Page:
The Council of Chairpersons decided on Tuesday, January 12 to convene the 25th session of the 13th NPC Standing Committee (NPCSC) from January 20 to 22. The NPCSC used to hold regular bimonthly sessions in even-numbered months, but it seems to have abandoned that routine, after the Communist Party’s recent Five-Year Plan on Building the Rule of Law in China directed the standing committees of people’s congresses to meet more frequently. Ten legislative bills are on the upcoming NPCSC session’s tentative agenda. A quick rundown follows.
Three bills will return for their third—and most likely final—round of review: the draft revision to the Animal Epidemic Prevision Law [动物防疫法], the draft revision to the Administrative Penalties Law [行政处罚法], and the draft Coast Guard Law [海警法]. We will summarize their main provisions in our post-session recap.
Seven new bills have been submitted to the upcoming NPCSC session for deliberation.
First, the NPC Supervisory and Judicial Affairs Committee submitted a draft Legal Aid Law [法律援助法]. China’s legal aid system is currently governed by the State Council’s Legal Aid Regulations [法律援助条例] adopted in 2003. In 2014, the Communist Party vowed to “improve the legal aid system” in its Fourth Plenum Decision and released a policy document on this subject in 2015, focusing on expanding the scope of legal aid and improving its quality.
Second, the NPC Education, Science, Culture, and Public Health Committee submitted a draft revision to the Licensed Physicians Law [执业医师法], a Category I project in the NPCSC’s special legislative plan on public health. According to a 2020 report by the Chairperson of the National Health Commission to the NPCSC, the draft revision will codify some existing policy measures and will pay special attention to issues such as medical education, licensing and management of physicians, rural physicians recruitment, as well as protection of physicians’ and patients’ rights and interests.
Third, the NPC Environmental Protection and Resources Conservation Committee submitted a draft Wetlands Protection Law [湿地保护法]. This bill is a rare Category III (i.e., least ready) project in the NPCSC’s five-year legislative plan that has been submitted for review. It will likely follow the general requirements laid down in the Party’s 2015 Overall Plan for Reforming the Ecological Civilization System and incorporate provisions from the current Provisions on the Administration of Wetlands Protection [湿地保护管理规定] enacted by the (now defunct) State Forestry Administration.
Fourth, two bills on education are submitted for review: a draft Family Education Law [家庭教育法] by the NPC Social Development Affairs Committee, and a draft amendment to the Education Law [教育法] by the State Council. According to a Legal Daily report, the draft Family Education Law will likely supplement the recently revised Minors Protection Law [未成年人保护法], delineate the respective roles of the government, schools, and parents with respect to family education, and set forth the parents and other guardians’ responsibilities in educating the children in their care. As for the draft Education Law amendment, it will likely codify the Party’s latest policies on education, including those reflected in Xi Jinping’s speech at the 2018 National Education Conference.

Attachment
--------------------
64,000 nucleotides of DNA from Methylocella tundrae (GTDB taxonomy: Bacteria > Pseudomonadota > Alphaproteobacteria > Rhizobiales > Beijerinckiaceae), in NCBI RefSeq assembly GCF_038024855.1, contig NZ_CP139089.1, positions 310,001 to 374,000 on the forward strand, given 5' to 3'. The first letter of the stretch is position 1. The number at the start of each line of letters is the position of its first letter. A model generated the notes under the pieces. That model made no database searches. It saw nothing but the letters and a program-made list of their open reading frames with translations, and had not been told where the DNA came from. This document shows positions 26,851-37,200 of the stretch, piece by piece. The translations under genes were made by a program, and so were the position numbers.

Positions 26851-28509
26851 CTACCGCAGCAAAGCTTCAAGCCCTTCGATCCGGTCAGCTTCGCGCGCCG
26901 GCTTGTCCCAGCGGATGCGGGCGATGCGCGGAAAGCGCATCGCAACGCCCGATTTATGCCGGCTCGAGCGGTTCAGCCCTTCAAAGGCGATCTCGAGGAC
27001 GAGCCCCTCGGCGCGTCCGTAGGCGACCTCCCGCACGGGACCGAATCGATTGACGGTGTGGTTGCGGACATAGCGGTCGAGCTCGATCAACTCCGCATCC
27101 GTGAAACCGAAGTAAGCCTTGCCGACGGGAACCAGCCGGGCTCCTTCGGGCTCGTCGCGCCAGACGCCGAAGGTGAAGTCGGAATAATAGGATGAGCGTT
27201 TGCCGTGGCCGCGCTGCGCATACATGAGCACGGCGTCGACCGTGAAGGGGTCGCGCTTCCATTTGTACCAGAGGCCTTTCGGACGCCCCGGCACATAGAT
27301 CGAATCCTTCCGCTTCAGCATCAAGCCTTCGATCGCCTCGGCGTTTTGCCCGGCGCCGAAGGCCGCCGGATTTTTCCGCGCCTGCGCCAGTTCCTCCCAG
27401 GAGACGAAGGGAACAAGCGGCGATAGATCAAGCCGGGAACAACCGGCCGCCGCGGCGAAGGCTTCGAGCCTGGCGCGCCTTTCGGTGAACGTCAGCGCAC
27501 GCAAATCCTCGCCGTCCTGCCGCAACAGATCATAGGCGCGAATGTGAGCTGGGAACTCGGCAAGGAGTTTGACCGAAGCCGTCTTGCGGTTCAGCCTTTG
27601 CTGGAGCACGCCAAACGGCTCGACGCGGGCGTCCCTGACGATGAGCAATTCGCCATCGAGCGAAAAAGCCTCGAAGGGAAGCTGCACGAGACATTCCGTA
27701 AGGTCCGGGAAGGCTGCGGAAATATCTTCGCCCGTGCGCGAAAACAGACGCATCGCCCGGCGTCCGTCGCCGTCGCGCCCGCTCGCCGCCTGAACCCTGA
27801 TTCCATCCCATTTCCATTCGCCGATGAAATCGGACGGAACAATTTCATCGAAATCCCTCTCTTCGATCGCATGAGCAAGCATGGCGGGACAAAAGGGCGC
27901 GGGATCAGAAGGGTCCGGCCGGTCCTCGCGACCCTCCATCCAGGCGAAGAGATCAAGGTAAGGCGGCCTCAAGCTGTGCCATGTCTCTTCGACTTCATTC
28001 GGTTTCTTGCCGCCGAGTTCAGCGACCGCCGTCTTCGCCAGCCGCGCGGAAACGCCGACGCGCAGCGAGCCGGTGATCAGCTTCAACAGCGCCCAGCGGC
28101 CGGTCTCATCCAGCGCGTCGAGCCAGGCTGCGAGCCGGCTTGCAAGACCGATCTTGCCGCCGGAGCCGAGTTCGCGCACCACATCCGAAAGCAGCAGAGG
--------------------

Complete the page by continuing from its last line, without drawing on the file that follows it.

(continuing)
Fifth, the State Council also submitted a draft amendment to the Workplace Safety Law [安全生产法] (it solicitated public comments on a previous draft in 2017). According to the readout of the State Council meeting that approved the new draft, the amendment would improve mechanisms to control and prevent workplace safety risks, clarify the roles of the relevant government authorities, and increase the penalties for workplace safety violations.
The draft amendment to the Education Law may pass after two or three reviews, whereas the other five bills are expected to pass after three reviews.
Finally, the Supreme People’s Court submitted for review a decision to establish a Beijing Financial Court. We expect this new specialized court to resemble the Shanghai Financial Court established in 2018 and to function as an intermediate-level court and have jurisdiction over finance-related civil, commercial, and administrative cases. The decision is expected to pass next week.
At next week’s session, the NPCSC will also hear its Legislative Affairs Commission’s annual report on its efforts to record and review sub-statutory legislation in 2020. In light of the interesting new directives on recording-and-review and constitutional review in the Party’s recent Rule of Law Plan, we will be watching this year’s report very closely.
Reuters and several Hong Kong media outlets recently reported that the Central Government was contemplating changes to Hong Kong’s electoral system to diminish or eliminate the pan-democrats’ influence in both the Legislative Council and the Election Committee (which elects Hong Kong’s Chief Executive). While today’s readout of the Council of Chairpersons’ meeting did not reveal such a bill, the NPCSC could still review one next week, so stay tuned.
Edited by Changhao Wei